What Is Candidate Experience—and Why Does It Matter?
Over the past two decades, the emergence of social media and employee review sites such as Glassdoor and Indeed have given job applicants and employees a powerful new forum for sharing their experiences with companies—the good, the not-so-good, and the ugly.
In this new era of transparency, employers recognize that when someone applies for a job, their company is being interviewed just as much as the candidates they’re interviewing. As a result, many employers are working hard to improve the quality of their candidate experience, a term that describes the reactions people have at every touchpoint of the candidate lifecycle—from their impressions of a company even before they’re on the market, to their application and interview experience, to their onboarding experience as a new hire.
As interest in this area has grown, organizations within industrial-organizational psychology, product design, and human resources have conducted research to identify the factors that contribute to a positive or negative candidate experience—and the impact both might have on a company’s public reputation, talent acquisition efforts, overall employee engagement, retention, and more.
Let’s look at a few of the most interesting findings—as well as some strategies for creating a more positive candidate experience at your company.
Candidate Experience: A Survey of the Research
#1. When your candidate experience doesn’t stress out or confuse candidates, they’re more likely to perform better on job-related tests and screenings
According to a study by Ryan and Ployhart, applicant reactions* have been shown to have a significant impact on scores, as candidates who have a positive experience are more likely to perform better on tests and selection procedures (and vice versa). On the flip side, it has also been found that there is a meaningful relationship between high test anxiety and poor performance on selection tests and measures (Hausknecht, Day, & Thomas, 2004).
Why is this relevant to employers? When test scores better reflect the actual abilities and traits of candidates, companies gain a more accurate sense of those candidates’ potential to succeed—and are more likely to make smart hiring decisions.
*”Applicant reactions” is a term used to describe “attitudes, affect, or cognitions an individual might have about the hiring process” (Ryan and Ployhart, 2000, p. 566).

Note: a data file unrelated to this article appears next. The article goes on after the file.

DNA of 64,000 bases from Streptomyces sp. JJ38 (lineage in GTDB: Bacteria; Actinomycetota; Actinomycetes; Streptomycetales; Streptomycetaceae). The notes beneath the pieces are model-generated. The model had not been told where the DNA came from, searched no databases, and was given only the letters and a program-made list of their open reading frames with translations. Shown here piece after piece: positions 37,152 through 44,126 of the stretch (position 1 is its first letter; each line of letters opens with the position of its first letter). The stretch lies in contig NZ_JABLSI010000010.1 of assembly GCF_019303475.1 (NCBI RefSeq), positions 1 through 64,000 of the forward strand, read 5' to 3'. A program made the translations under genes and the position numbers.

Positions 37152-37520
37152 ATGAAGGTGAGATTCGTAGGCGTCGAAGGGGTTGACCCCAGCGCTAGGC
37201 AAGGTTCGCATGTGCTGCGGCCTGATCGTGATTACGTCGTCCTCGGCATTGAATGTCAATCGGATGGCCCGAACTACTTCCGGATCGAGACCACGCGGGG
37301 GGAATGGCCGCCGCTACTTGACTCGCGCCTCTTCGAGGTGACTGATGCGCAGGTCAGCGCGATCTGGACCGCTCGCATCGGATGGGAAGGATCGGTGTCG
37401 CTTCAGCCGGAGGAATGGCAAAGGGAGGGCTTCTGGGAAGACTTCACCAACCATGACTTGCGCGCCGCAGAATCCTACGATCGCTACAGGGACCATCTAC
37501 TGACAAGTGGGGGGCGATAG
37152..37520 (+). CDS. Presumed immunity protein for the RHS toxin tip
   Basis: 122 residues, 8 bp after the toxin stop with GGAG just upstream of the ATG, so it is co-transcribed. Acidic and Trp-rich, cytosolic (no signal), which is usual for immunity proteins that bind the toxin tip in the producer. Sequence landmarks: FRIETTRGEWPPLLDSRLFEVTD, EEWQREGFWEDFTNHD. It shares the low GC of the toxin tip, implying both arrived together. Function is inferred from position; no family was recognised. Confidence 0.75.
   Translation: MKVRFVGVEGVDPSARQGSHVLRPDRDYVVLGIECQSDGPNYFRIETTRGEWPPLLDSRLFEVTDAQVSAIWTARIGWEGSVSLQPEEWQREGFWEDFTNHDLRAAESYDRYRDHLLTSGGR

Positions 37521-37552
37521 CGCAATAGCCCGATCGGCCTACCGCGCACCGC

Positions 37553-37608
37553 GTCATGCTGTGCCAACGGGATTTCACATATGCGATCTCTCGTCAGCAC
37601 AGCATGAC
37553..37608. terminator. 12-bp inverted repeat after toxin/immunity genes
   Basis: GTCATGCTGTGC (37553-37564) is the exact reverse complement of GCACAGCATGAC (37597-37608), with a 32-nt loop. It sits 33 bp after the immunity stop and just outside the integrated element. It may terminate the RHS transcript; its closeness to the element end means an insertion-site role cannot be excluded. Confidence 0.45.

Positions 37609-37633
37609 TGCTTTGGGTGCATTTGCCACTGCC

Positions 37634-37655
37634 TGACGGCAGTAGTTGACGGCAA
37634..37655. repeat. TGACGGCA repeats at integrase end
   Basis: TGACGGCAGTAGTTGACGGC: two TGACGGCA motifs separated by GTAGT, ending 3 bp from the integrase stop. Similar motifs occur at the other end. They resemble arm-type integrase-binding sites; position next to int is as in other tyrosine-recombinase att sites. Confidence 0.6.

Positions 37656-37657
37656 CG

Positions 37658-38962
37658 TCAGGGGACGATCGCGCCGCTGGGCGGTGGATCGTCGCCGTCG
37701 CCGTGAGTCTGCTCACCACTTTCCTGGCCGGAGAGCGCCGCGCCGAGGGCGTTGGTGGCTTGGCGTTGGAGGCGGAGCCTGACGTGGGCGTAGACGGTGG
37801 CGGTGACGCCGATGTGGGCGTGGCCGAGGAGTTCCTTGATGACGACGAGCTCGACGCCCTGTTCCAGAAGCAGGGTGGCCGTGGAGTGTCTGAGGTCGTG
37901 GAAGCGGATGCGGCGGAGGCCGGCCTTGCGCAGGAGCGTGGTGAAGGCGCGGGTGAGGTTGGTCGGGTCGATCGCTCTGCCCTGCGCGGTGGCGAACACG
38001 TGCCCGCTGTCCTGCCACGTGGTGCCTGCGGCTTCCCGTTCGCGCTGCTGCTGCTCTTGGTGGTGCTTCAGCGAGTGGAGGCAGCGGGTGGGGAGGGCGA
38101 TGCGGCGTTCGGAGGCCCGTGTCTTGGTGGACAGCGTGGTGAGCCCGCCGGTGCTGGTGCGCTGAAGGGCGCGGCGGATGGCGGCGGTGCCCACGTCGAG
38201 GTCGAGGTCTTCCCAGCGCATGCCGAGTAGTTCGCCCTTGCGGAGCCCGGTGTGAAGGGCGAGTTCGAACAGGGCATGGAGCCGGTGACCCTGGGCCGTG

#2. When candidates perceive your hiring process as clear and fair, they’re more likely to recommend your company to others, whether they’re hired or not.
According to a study by Bauer, Maertz, Dolen, and Campion, one of the most important factors responsible for a positive applicant reaction is the extent to which the applicant perceives the hiring process as fair. If they do, not only are applicants who receive an offer more likely to accept, all applicants are more likely to see the organization in a more positive light and recommend it to others whether they received an offer or not.
In both legal and scientific contexts, when a process is perceived to be fair, it’s said to demonstrate “procedural justice”. One of the most important criteria for an overall perception of procedural justice is that people involved in the process feel the process is actually assessing what it claims to; in short, is the evaluation trustworthy and transparent?*
A study by Hausknecht, Day and Thomas, states that providing “a realistic job preview and additional insight into a role and process” can go a long way towards helping employers foster that sense of procedural justice. In other words, employers that share accurate, in-depth job descriptions and are transparent about the steps of their hiring process are more likely to transform candidates into fans of their brand.